Magically tidying it all up is not usually what he does, but the Crib guarantees that he will be with us in our confusion, and help us through it.

Friday, September 23, 2011

Hebrews 12: 1-3

I'm just back from a three-week break in Scotland and the Orkneys. All of us need a break from the routine of life, and a chance to re-charge our batteries, otherwise we can become weary with the unceasing demands of home and work, and all the things that life throws at us.

There comes a time, for most of us, I’m sure, when we long for some freedom, rest and peace, so I'm relieved that the Bible recognises that we get weary, and invites us to do something about it.

Isaiah wrote: ‘He gives strength to the weary... even young men grow tired and weary... but those who hope in the Lord will renew their strength... they will run and not be weary, they will walk and not be faint.’

Jesus issued a similar invitation: ‘Come to me, all you who are weary and burdened, and I will give you rest. Take my yoke upon you and learn from me, for I am gentle and humble in heart and you will find rest for your souls. For my yoke is easy and my burden is light.’

In the passage I suggest we read, the writer to the Hebrews gives a similar invitation, to think about Jesus, so that we will not lose heart and grow faint.

In Greek, this literally means ‘set your whole mind upon Him and be fully occupied with Him’.

This is an invitation we would be wise to accept each day, whether or not we need a holiday.

Tuesday, August 9, 2011

Violence, Looting and Riots in our Cities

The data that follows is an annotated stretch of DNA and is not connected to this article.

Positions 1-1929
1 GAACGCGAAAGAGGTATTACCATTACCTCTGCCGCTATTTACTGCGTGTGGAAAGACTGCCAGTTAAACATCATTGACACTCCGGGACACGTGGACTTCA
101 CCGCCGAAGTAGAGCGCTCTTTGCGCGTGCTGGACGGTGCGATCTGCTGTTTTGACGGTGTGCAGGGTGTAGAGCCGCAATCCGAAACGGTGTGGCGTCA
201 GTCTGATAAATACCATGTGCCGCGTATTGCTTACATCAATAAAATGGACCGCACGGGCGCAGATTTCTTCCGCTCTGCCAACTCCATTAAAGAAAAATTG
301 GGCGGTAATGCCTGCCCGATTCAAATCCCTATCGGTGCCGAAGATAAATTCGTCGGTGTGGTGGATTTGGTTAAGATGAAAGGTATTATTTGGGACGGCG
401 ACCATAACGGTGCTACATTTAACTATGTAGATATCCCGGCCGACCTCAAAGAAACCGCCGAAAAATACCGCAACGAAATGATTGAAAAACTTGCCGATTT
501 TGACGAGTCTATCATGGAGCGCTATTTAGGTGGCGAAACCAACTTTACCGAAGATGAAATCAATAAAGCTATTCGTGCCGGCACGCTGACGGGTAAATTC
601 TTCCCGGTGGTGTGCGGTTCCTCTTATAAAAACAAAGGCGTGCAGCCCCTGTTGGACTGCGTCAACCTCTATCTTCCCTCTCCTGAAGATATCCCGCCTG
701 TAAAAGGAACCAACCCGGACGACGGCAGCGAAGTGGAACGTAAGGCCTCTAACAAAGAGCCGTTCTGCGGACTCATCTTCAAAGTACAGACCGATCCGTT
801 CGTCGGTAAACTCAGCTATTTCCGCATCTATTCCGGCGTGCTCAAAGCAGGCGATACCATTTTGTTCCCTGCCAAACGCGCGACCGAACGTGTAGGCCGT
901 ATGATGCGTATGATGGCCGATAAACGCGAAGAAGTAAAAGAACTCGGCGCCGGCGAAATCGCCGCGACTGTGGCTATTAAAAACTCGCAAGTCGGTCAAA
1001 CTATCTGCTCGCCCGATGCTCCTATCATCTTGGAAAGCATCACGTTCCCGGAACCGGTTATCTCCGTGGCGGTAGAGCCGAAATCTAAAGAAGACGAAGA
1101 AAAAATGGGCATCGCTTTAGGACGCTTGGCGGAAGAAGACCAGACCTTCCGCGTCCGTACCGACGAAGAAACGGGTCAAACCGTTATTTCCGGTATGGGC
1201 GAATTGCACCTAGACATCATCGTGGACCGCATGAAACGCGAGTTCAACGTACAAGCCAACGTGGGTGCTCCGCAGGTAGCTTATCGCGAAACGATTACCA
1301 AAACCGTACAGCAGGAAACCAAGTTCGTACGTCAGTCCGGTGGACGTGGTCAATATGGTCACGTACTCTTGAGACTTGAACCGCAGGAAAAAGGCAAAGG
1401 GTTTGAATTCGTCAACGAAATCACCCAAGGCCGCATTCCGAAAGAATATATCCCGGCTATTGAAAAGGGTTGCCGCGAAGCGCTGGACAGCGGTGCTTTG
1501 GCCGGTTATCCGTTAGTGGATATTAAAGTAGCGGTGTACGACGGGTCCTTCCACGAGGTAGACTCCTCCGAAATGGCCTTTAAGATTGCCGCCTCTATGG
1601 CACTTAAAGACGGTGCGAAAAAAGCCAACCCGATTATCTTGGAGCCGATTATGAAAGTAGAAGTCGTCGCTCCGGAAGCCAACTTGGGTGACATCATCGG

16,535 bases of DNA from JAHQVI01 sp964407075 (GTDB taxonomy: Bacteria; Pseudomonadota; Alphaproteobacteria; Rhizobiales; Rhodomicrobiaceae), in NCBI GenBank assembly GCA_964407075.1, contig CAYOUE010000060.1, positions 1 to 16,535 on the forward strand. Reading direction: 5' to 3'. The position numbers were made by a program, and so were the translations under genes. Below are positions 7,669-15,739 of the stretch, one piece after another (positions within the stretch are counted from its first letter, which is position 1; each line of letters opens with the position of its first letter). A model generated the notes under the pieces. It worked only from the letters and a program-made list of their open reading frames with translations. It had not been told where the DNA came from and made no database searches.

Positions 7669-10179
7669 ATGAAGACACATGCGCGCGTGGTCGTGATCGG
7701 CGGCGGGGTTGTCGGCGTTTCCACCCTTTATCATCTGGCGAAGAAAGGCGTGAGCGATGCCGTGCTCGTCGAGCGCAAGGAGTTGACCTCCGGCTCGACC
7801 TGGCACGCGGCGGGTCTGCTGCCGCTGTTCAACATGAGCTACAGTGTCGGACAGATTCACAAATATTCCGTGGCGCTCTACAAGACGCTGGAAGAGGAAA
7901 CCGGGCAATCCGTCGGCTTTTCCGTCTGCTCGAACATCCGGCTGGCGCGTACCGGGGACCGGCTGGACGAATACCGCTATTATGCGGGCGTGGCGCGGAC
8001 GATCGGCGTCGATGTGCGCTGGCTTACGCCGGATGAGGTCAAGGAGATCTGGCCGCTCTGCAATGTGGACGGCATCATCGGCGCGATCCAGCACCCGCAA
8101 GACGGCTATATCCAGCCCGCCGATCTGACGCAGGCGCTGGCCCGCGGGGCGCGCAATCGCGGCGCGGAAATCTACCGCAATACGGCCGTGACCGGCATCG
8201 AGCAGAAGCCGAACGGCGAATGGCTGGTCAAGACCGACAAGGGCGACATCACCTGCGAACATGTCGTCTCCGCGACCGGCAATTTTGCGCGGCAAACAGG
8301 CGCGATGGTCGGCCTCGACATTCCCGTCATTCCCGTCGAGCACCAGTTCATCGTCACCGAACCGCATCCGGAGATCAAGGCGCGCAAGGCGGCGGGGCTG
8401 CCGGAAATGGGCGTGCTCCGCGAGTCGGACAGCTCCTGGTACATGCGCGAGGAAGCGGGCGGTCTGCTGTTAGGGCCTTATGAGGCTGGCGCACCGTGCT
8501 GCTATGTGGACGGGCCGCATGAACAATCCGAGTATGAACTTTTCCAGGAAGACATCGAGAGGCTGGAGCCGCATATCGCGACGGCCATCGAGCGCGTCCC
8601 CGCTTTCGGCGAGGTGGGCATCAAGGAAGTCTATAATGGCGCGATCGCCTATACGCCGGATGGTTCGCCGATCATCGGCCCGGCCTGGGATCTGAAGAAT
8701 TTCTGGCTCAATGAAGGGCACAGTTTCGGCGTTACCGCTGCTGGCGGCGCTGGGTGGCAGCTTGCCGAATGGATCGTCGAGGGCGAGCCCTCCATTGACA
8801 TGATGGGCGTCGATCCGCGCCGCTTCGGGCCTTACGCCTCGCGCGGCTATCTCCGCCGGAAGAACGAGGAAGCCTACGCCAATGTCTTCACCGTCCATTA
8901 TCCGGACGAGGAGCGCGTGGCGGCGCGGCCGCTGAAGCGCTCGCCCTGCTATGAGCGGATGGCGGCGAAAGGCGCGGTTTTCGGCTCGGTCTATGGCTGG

Loving God, you call us into community, and we only become truly ourselves as we are there for others.

Forgive us our brokenness and heal the hurts of communities damaged in the recent troubles in our cities in the United Kingdom.

We pray for an end to the violence, looting and riots that have brought fear, terror and destruction to local neighbourhoods across London and other UK cities. We pray that the underlying reasons for the riots can be quickly, fairly and properly addressed and that the Government, the police and local communities will work together to rebuild trust and security.

Help us to repair the harm done to neighbourhoods, buildings and relationships and to rekindle hope.

Give to the Church in areas of trouble the courage and creativity to be there for others, and to be part of your gracious work of restoration and recovery.

We ask this in the name of Jesus Christ, who is our peace and who keeps breaking down the barriers that divide us from each other.

We pray in faith, trusting in our Lord Jesus Christ. Amen.

Thursday, June 2, 2011

Psalm 24

Today is Ascension Day.

This Psalm is about the worship of God by his people, in the Temple at Jerusalem. It’s made up of three distinct parts:

First, worship of God, the creator and sustainer of the earth and all that it contains.

Then it asks who will, who can, go up to worship him ? ‘Who shall ascend to the hill of the Lord ? And who shall stand in his holy place?’ The worshipper should be a person with clean hands and a pure heart,who does not direct his thoughts to wrongdoing or swear deceitfully. Such a person God will bless.